KTH, School of Information and Communication Technology (ICT), Microelectronics and Information Technology, IMIT. KTH, School of Information and Communication Technology (ICT), Microelectronics and Applied Physics, MAP.
    Gillner, Lars
    KTH, School of Information and Communication Technology (ICT), Microelectronics and Information Technology, IMIT.
    Parameter extraction from DFB lasers by means of a simple expression for the spontaneous emission spectrum1994In: IEEE Photonics Technology Letters, ISSN 1041-1135, E-ISSN 1941-0174, Vol. 6, p. 1182-1184Article in journal (Refereed)
    Abstract [en]

    A simple expression for the amplified spontaneous emission from a laser biased below lasing threshold is applied to semiconductor laser parameter extraction. We demonstrate that accurate measurement of the coupling coefficient for distributed feedback (DFB) lasers with phaseshifts and end reflections is a practical possibility. It is also shown that the used expression, for a reciprocal device, can be derived directly from the wave equation using the Green’s function.<>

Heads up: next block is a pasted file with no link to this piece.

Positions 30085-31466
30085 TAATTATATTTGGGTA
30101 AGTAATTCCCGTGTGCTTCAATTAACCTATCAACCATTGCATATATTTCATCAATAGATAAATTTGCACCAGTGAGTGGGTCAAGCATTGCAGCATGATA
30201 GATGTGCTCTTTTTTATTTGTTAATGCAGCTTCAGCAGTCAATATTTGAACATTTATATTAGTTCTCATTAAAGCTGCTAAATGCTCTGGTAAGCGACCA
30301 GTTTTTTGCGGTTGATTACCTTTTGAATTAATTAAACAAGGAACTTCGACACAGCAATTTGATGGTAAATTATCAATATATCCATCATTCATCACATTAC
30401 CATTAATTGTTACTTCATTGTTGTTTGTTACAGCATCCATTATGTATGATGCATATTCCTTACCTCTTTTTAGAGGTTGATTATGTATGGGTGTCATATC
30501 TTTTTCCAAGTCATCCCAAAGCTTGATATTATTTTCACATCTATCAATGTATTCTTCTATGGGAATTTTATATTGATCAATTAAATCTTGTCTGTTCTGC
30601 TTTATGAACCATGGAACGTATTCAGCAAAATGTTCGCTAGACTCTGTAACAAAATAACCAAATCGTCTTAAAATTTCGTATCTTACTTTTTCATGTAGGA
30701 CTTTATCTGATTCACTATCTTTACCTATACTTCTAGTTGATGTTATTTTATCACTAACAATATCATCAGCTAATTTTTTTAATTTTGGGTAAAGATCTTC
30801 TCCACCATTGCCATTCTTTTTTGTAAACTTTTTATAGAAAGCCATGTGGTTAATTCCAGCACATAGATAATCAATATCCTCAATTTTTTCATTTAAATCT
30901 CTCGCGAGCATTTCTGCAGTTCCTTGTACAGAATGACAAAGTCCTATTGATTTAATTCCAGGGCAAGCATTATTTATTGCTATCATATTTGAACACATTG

• 11.
    Sorio, Jessica
    et al.
    KTH, Superseded Departments, Microelectronics and Information Technology, IMIT.
    Berglind, Eilert
    KTH, Superseded Departments, Microelectronics and Information Technology, IMIT.
    Optical filter impact on eye opening in vestigial sideband systems2004In: Journal of Lightwave Technology, ISSN 0733-8724, E-ISSN 1558-2213, Vol. 22, no 2, p. 433-439Article in journal (Refereed)
    Abstract [en]